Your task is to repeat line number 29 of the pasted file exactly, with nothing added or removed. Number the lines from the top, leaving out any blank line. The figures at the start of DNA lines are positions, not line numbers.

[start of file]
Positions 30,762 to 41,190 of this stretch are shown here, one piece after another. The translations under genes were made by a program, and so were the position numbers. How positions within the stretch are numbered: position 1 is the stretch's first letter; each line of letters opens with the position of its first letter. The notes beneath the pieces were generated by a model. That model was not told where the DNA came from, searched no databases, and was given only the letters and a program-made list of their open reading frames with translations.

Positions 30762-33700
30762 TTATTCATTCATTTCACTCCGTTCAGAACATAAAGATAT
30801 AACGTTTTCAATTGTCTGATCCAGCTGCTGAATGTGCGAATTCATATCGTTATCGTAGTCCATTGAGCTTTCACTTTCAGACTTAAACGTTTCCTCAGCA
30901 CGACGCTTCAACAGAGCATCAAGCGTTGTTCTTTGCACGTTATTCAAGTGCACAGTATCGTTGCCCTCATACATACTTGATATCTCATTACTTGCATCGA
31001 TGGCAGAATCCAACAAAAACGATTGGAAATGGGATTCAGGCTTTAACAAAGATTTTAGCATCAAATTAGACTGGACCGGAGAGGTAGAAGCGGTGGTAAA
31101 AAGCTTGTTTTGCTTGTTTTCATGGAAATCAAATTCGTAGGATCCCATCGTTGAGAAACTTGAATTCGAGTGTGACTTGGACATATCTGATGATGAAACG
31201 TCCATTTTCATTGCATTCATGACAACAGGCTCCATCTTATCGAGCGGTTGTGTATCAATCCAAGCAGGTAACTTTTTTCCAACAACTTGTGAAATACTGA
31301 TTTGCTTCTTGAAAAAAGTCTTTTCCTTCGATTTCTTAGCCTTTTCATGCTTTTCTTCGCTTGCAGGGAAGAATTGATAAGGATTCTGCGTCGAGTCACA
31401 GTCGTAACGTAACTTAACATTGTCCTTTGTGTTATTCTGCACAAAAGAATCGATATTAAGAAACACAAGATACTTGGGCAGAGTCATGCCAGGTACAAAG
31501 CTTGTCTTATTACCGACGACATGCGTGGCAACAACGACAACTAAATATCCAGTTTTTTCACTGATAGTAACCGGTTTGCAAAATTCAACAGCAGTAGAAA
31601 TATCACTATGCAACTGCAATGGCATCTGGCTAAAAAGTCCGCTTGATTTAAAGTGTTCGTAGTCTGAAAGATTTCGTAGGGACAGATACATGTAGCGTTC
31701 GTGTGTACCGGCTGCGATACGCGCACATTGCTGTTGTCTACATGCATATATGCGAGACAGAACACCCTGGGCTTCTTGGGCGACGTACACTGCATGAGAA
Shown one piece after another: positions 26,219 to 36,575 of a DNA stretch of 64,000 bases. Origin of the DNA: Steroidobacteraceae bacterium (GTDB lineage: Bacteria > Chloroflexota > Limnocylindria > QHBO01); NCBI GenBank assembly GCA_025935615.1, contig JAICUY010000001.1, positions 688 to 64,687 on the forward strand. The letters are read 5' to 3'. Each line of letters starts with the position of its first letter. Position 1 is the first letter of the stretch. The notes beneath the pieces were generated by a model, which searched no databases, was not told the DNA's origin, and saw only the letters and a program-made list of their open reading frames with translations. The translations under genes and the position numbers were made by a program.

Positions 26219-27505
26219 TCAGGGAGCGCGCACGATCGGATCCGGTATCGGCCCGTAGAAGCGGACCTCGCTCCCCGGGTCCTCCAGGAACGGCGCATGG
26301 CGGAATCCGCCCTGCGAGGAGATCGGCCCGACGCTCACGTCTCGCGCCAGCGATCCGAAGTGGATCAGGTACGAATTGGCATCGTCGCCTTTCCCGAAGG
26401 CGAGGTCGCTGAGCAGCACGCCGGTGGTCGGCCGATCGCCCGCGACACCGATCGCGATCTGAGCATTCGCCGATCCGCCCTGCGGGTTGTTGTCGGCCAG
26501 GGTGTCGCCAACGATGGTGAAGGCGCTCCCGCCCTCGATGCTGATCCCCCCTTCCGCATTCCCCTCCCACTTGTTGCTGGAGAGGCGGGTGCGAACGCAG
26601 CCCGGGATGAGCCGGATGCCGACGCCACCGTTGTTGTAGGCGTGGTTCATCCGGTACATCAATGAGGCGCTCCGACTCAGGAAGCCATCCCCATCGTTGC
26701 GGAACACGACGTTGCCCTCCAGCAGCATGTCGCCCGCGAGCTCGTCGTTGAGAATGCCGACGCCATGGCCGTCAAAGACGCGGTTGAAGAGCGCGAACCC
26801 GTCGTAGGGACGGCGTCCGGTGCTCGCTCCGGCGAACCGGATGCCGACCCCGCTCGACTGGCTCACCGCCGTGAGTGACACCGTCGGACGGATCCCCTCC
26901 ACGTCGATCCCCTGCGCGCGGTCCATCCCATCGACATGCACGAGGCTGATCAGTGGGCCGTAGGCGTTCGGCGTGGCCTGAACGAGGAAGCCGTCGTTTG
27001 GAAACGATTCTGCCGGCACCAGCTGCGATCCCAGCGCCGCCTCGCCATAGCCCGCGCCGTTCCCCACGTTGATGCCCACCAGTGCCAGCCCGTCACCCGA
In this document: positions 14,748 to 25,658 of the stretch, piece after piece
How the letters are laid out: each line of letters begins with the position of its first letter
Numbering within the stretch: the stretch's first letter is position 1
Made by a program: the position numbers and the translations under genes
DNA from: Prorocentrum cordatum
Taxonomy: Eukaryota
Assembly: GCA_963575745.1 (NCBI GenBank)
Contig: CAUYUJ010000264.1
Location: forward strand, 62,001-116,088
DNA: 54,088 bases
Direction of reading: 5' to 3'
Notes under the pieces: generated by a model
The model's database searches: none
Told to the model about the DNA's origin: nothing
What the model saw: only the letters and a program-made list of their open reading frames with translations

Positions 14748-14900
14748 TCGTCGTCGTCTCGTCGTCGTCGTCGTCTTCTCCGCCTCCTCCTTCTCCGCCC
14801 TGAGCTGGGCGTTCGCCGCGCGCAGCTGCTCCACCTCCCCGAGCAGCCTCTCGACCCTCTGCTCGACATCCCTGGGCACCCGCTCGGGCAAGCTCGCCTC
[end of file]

DNA from: Prorocentrum cordatum